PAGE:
Now, fret leveling is another matter all together that requires serious tools as well as serious experience. But it sounds as if OP's frets are just fine if he can set the neck perfectly straight and get no fret buzz.

    Don't let anyone tell you you NEED to pay for a setup. Anyone with patience and common sense can do a setup using only the tools that came with the bass and an accurate ruler. Or shell out $5 for a set of feeler gauges so that once you get the setup perfect for your individual preferences, you can measure everything, write it down and then easily duplicate it when you need to do another setup.

  9. htharp


    Feb 4, 2007
    Dallas, Tx
    The only thing I find very confusing is that the OP says he tightened the truss rod to create more relief. If the neck was flat, and you tighten the rod, you should create a back bow. A slight loosening of the rod should create the desired relief. Perhaps he has his rights and lefts (or tights and looses ) mixed up.
  10. I stick by this rule:
    Always loosen, turn to the left first, to make sure the truss rod is moving and reacting, then never turn the truss rod screw more than 1/4 turn at a time and give it at least 15-minutes to react to the adjustment before adjusting it again.
    It's always worked for me.
    A busted truss rod is a throw away or hang on the wall neck.
  11. I copied this from another thread - maybe it will help:

    Neck relief, and action height are two entirely different, but related adjustments.

    1st - set the relief where you want it - some people like it flat - I like mine about the clearance of a credit card (8th) on the lowest string (the highest string will be a tad more do to the higher tension). I can't stand buzz on my lowers (which I get if it's any less).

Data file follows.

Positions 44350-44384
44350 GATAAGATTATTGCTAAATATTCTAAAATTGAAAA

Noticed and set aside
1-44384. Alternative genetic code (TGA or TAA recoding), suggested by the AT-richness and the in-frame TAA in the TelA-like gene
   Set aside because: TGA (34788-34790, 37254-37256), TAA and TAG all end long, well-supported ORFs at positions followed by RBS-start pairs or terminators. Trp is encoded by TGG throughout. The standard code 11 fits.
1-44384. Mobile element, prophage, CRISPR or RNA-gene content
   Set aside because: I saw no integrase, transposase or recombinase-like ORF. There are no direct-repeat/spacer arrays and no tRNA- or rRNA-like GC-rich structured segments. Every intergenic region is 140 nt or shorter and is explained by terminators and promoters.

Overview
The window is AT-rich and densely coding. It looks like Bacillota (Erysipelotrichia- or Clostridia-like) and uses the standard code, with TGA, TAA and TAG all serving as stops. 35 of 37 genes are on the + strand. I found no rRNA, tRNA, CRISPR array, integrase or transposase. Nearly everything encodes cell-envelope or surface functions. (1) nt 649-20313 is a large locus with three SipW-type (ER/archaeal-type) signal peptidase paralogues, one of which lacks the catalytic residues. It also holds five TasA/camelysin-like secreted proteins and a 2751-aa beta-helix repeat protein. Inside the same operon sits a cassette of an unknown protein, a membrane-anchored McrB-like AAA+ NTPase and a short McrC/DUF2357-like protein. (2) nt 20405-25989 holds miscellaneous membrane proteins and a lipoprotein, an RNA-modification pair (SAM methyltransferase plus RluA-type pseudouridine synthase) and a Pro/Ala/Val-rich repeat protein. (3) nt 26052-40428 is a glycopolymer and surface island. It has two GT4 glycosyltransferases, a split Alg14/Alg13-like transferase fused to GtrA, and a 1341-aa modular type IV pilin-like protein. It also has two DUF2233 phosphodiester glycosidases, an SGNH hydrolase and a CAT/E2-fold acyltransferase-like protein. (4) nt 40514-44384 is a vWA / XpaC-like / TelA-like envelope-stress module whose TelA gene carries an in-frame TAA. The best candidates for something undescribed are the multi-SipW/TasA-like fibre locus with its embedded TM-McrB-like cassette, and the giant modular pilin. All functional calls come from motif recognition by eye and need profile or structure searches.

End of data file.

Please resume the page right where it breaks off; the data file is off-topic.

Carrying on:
2nd - set the action height [saddles] - I use a Stew-Mac string action gauge (a most valuable measuring tool) roughly setting it at the 17th - then fine tuning at the 24th ... perfection.

    3rd - set intonation - check the 12th fret note with the 12th fret harmonic - use a tuner.

    READ >> http://www.tunemybass.com/bass_setup/
  12. meta


    Mar 11, 2009
    great info!

    thanks a lot. I have it set up virtually straight now, at least what i can get with about half a credit card width (ie. between 1 to 2 business cards). no buzzing, and I'm happy with it. thanks again for the info, I just wanted to make sure I am doing it right and this helps a lot.
  13. Sorry to slightly hijack the thread, but can you adjust the truss rod with your bass still strung up? I feel like a complete idiot asking this...
  14. cnltb


    May 28, 2005
    Yes you can.
    -provided you don't have to detach the neck from the body to get to the truss rod( on some bolt ons).

    It's real easy to do as long as one is careful in the process.
  15. Disraeli Gears

    Disraeli Gears

    May 29, 2007
    Or you can buckle down and learn how to setup your instruments yourself, and save a good chunk of change over time. You know what they say, teach a man to fish and whatnot.

Share This Page

  1. This site uses cookies to help personalise content, tailor your experience and to keep you logged in if you register.
    By continuing to use this site, you are consenting to our use of cookies.